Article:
Powered by Max Banner Ads
In the late 1990’s, as Orange County was working its way out of its 1994 bankruptcy filing, a media firestorm erupted regarding alleged sexual harassment and other “inappropriate behavior” involving a high level official in the Sheriff’s Department. The allegations involved Assistant Sheriff Dennis LaDucer. A recent article by John Seller of Cal Watchdog about disgraced officials receiving pensions provides this description: “Former Assistant Sheriff Dennis LaDucer was fired in 1997 amid allegations that he sexually harassed and groped female sheriff’s employees. The County paid more than $1 million to settle five harassment lawsuits against him, according to a 1999 report in the Los Angeles Times. As one of the top retirees, LaDucer got $10,251 in May, for a projected annual $123,012.”
Following that situation the County launched a training for all managers in all departments and agencies on the topic of a hostile work place, what it is, how to avoid it, and liabilities if you don’t. Attendees learned that sex is but one element of a menu of bad behaviors that create a hostile work environment. All kinds of bad behavior, including demeaning employees in the presence of other employees, angry outbursts, favoritism and retaliation can lead to a finding that a hostile work environment exists. The result can be personal liability of the person displaying such behavior and of course liability for the employer.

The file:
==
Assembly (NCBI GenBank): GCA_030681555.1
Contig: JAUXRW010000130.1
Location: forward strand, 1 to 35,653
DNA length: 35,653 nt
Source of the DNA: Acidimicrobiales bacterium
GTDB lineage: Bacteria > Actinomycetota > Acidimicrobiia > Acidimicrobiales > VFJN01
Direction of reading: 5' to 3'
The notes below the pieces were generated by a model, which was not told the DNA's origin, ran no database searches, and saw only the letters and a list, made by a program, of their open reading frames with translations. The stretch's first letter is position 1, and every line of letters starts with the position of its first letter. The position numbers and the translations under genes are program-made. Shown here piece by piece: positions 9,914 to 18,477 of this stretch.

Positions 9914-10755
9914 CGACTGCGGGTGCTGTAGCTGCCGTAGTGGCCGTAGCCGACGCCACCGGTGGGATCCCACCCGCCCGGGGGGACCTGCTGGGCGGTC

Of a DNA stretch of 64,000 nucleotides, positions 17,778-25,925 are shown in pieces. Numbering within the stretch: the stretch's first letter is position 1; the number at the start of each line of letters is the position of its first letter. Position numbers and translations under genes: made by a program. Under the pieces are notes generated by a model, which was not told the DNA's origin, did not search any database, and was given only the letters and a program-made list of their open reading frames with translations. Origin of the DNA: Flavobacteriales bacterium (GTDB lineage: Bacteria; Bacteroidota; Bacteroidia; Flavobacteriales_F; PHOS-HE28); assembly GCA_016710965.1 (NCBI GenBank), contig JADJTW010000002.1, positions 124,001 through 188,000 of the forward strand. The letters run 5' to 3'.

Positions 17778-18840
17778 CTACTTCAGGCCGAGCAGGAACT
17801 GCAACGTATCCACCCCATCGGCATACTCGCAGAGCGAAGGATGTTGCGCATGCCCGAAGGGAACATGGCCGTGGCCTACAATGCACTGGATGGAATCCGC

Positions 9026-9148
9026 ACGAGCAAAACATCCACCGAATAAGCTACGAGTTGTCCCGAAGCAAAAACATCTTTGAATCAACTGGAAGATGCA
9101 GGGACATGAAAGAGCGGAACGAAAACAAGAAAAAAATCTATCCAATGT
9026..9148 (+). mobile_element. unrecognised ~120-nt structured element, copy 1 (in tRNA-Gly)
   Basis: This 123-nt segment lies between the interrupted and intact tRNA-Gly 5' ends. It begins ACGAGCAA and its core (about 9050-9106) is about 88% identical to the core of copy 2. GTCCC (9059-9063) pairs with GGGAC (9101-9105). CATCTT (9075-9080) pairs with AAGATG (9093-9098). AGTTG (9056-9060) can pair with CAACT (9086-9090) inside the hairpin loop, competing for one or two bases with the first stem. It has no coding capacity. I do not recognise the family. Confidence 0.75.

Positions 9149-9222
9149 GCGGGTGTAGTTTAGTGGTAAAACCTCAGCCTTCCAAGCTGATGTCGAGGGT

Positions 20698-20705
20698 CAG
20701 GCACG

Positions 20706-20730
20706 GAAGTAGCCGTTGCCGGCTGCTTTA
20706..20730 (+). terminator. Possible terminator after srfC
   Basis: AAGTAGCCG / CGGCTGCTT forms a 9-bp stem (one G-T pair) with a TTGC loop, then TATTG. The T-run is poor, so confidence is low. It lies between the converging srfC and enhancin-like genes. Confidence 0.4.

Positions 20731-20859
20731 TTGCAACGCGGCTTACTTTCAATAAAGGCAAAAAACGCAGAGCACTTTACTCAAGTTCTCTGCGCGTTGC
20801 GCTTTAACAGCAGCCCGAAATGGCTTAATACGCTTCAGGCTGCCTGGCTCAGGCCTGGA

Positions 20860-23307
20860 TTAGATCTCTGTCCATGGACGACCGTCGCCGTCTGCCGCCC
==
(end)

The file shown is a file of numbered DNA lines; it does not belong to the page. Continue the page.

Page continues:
If you have been following the news about Orange County government and the sexually charged atmosphere that has been reported as swarming around Carlos Bustamante and now a fellow who heads the county dump operations, you may be thinking that all of County government is a hostile work environment. Especially when you read reports that the County Supervisors have been aware of some the inappropriate activity and may not have acted with diligent determination to investigate and root out any hostile environment creators.
So, it seems some 15 years after the LaDucer situation and the following effort to improve the culture within Orange County government we have history repeating itself, perhaps in a more wide-spread way. Sexual harassment is apparently alive and well in at least some parts of Orange County government, and other indicators of a hostile work environment seem to abound. It is time to dust off the County’s files from the late 1990’s training on a hostile work environment, update that material as necessary and train all current county executives, managers and supervisors. The elected officials should be required to attend as well. Above all, this training should start with the Board of Supervisors and their personal taxpayer paid staff because it is they who, through leadership or lack thereof, determine the organizational and operational culture of our County government. What they have allowed to occur on their watch is unacceptable.